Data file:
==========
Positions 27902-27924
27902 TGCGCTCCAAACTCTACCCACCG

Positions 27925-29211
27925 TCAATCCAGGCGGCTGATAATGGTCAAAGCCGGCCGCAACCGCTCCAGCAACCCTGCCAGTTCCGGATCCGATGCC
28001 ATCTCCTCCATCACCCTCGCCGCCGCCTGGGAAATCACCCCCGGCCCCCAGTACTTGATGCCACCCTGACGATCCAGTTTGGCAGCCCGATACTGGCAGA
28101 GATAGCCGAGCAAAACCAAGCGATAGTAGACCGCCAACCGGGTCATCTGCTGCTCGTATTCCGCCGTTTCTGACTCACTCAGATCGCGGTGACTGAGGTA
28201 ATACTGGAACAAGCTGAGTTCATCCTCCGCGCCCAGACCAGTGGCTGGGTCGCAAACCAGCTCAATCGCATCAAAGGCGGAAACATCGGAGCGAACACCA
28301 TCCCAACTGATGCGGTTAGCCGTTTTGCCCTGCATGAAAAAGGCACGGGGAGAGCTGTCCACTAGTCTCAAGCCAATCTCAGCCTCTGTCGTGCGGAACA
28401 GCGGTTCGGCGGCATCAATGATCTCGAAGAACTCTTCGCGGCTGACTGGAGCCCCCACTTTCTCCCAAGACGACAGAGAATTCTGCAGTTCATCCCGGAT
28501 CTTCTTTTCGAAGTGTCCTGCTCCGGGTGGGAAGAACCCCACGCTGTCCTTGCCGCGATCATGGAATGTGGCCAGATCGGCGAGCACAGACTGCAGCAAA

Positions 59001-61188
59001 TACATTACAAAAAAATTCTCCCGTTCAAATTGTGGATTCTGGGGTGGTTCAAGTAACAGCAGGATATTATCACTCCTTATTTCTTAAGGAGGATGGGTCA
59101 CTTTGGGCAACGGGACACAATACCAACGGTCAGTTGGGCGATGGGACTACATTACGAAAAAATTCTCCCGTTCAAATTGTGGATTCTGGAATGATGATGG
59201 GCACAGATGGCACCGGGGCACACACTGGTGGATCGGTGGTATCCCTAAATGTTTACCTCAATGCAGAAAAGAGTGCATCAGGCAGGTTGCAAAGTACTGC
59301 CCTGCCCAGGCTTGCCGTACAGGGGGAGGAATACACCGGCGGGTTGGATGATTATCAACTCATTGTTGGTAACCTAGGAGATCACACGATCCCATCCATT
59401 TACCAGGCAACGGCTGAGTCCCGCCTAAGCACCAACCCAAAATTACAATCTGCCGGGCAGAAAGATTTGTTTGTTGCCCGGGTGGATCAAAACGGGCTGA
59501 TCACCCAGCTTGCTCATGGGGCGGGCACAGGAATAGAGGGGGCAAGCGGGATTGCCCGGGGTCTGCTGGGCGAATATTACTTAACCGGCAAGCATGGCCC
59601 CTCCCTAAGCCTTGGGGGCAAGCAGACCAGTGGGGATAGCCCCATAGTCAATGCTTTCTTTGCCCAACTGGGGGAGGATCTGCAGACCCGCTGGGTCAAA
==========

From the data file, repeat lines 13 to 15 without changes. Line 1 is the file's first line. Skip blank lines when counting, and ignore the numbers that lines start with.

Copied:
59101 CTTTGGGCAACGGGACACAATACCAACGGTCAGTTGGGCGATGGGACTACATTACGAAAAAATTCTCCCGTTCAAATTGTGGATTCTGGAATGATGATGG
59201 GCACAGATGGCACCGGGGCACACACTGGTGGATCGGTGGTATCCCTAAATGTTTACCTCAATGCAGAAAAGAGTGCATCAGGCAGGTTGCAAAGTACTGC
59301 CCTGCCCAGGCTTGCCGTACAGGGGGAGGAATACACCGGCGGGTTGGATGATTATCAACTCATTGTTGGTAACCTAGGAGATCACACGATCCCATCCATT